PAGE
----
Gisele Bündchen, the supermodel, U.N. Goodwill Ambassador, environmentalist and best-selling author of Lessons: My Path to a Meaningful Life reveals to Arianna Huffington on the Thrive Global Podcast, in partnership with iHeartRadio and Sleep Number, that she suffered from severe panic attacks in her early twenties. But challenges like that, she says, are “opportunities in disguise.” During those dark days, she discovered the healing powers of meditation, which radically transformed her life and helped alleviate her anxiety. “It actually gave me a new life,” she tells the the founder and CEO of Thrive Global. Meditation has, in fact, been shown to help relieve symptoms of depression triggered by stress and anxiety. Throughout their conversation, the Brazilian mother of two and wife of NFL quarterback Tom Brady breaks down how we all can thrive through difficulties and connect to our greater purpose.
Sit, observe, and change self-harming thoughts
Bündchen, who meditates every morning for as little as five to ten minutes, says: “I wake up. I sit in silence. I light a candle… I take a few deep breaths and just go into that space,” where, she says, she can notice — and change — destructive thoughts. “You can bring yourself back to things that actually are constructive, and co-create the reality you want.” She’ll ask herself things like: “What am I creating here? What kind of life do I want to live?” Most people, she tells Huffington, don’t realize that their thoughts construct their reality, and they have the power to modify them. “Filling your mind with affirmations and loving thoughts, you create more of that in your life and that becomes your reality,” she promises. With that philosophical framework in mind, she frequently tells her children, Vivian, five, and Benjamin, eight: “Where your attention goes is what grows.” Research backs up the power of positive thinking: A 2011 study found that those who imagined their best possible self experienced enhanced optimism.
Find relief from our loud, frenetic world in your inner sanctuary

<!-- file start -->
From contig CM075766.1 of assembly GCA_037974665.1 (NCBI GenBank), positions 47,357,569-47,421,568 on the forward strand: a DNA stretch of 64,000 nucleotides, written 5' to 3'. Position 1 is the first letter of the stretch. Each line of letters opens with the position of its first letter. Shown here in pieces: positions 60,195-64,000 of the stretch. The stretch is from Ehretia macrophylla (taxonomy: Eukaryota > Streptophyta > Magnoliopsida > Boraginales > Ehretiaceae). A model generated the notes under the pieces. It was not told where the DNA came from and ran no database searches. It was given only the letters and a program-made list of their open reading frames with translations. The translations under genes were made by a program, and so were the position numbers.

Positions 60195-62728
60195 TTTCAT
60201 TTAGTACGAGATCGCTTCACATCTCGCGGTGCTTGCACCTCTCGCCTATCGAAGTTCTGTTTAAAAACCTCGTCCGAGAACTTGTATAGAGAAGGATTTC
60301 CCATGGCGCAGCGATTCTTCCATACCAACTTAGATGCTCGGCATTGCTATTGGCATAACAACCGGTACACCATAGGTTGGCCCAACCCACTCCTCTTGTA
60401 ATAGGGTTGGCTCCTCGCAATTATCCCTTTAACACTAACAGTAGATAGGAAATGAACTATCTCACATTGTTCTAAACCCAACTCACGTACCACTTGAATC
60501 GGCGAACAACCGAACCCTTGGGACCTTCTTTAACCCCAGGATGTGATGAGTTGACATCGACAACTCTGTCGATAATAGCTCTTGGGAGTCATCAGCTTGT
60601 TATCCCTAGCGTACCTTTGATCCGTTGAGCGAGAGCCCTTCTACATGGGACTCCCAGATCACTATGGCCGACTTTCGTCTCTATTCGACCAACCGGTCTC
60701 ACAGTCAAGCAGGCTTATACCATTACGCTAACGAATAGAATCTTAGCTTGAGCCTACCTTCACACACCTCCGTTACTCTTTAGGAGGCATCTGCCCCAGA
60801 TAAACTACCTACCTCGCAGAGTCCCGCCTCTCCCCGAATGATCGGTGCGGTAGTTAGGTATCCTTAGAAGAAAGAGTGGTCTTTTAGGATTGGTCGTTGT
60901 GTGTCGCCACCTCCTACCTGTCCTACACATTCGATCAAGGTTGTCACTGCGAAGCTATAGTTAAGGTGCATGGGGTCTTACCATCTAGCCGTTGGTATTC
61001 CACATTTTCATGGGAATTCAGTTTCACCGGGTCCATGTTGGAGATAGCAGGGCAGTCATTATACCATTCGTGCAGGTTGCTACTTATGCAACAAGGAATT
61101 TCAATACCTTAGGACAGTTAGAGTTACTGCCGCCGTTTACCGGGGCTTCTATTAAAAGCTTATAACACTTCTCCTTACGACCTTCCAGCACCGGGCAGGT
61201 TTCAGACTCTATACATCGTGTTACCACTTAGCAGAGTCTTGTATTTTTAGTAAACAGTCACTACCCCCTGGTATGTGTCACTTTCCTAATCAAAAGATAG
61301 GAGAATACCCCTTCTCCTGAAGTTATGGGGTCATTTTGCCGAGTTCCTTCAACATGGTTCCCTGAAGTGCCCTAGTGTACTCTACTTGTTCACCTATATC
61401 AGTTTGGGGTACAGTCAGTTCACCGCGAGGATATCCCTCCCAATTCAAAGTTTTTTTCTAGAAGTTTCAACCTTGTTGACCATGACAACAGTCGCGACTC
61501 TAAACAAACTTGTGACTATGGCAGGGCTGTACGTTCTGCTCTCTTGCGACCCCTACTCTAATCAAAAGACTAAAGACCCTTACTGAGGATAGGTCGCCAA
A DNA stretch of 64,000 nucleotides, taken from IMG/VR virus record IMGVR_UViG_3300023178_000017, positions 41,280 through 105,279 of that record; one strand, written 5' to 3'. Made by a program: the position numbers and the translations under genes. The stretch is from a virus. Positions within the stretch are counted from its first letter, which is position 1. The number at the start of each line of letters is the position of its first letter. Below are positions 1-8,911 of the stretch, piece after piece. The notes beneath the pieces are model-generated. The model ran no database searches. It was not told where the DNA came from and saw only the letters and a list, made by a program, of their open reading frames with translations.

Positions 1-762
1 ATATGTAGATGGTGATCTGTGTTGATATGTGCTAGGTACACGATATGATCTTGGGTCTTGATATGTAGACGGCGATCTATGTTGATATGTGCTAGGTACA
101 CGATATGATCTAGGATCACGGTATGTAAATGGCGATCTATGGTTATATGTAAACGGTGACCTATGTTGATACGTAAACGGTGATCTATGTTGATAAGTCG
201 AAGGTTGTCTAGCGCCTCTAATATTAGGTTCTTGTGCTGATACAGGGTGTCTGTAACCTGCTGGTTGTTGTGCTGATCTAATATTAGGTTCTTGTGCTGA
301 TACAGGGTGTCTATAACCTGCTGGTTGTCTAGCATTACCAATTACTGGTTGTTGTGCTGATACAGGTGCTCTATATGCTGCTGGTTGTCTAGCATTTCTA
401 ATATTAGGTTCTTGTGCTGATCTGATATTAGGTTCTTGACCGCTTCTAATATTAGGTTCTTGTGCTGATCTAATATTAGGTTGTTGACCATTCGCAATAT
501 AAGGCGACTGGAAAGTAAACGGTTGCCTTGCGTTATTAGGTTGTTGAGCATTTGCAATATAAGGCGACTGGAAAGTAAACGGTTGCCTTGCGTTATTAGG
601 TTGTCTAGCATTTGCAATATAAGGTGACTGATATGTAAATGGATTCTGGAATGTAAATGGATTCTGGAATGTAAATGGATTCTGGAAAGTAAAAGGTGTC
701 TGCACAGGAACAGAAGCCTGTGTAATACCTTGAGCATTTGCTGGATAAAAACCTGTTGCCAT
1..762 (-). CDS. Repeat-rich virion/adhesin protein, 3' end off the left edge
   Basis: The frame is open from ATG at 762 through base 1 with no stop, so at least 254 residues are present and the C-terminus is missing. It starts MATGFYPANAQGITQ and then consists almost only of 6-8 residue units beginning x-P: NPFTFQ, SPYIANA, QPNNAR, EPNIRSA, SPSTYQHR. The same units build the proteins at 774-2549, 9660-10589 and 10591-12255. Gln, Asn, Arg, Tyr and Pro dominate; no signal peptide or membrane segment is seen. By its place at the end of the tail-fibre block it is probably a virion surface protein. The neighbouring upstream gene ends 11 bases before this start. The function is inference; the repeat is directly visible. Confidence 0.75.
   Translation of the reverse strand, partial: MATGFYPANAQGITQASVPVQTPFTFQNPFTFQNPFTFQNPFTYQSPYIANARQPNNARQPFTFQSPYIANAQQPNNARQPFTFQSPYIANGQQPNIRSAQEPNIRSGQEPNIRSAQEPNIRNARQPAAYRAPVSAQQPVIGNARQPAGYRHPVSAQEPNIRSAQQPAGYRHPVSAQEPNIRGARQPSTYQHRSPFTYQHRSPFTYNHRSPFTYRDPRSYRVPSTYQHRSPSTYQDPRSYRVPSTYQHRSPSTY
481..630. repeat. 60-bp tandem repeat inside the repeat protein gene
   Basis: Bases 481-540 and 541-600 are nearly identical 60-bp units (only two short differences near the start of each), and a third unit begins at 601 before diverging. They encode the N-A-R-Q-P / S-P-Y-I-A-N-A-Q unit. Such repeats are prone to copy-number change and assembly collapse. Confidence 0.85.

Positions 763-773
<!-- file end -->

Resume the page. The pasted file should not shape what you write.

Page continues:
Meditation, Bündchen tells Huffington, provided her entry into a secret world of her own. “It gave me the opportunity to be aware of a new world I didn’t know existed, and [gave me] the understanding that there was a place that no one could take away — that it was my own personal, sacred space that existed within myself, and all I needed to do was quiet my mind and go inward and connect to that,” Bündchen says. Research bears out that meditators do indeed experience less mind wandering — less chatter — improving concentration. Studies also demonstrate that actual quiet can improve sleep quality, foster restfulness, and cultivate new cells in the hippocampus, the part of the the brain responsible for memory and storing information.
Center yourself and silence the chatter
The joy Bündchen believes we can derive from meditation has a lot to do with operating from our center “versus being pulled in so many directions,” she says. To reach our center we must first sit and listen to the noise — our “monkey mind,” she calls it. “You’re closing your eyes, and there’s so much chatter that’s it’s hard to stay there, because it’s just one thought after another.” But, if we habitualize sitting with the noise of our thoughts and remaining self-compassionate, “little by little the chatter becomes less and less and less. The very work of staying with it is the gift of peace.”
Stay up to date or catch-up on all our podcasts with Arianna Huffington here.